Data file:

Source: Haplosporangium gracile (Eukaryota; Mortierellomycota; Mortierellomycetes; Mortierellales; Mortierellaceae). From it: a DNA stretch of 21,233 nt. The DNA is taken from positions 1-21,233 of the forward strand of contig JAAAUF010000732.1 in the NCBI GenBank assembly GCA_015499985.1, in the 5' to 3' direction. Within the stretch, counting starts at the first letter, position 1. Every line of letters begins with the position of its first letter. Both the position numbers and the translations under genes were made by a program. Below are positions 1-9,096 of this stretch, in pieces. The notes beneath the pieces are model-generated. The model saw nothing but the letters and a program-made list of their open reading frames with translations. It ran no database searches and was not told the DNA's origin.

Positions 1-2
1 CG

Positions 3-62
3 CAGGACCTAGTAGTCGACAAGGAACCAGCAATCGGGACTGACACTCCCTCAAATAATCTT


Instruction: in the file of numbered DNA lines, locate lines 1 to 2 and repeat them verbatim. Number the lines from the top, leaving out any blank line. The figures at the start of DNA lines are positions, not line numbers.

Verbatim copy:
Source: Haplosporangium gracile (Eukaryota; Mortierellomycota; Mortierellomycetes; Mortierellales; Mortierellaceae). From it: a DNA stretch of 21,233 nt. The DNA is taken from positions 1-21,233 of the forward strand of contig JAAAUF010000732.1 in the NCBI GenBank assembly GCA_015499985.1, in the 5' to 3' direction. Within the stretch, counting starts at the first letter, position 1. Every line of letters begins with the position of its first letter. Both the position numbers and the translations under genes were made by a program. Below are positions 1-9,096 of this stretch, in pieces. The notes beneath the pieces are model-generated. The model saw nothing but the letters and a program-made list of their open reading frames with translations. It ran no database searches and was not told the DNA's origin.

Positions 1-2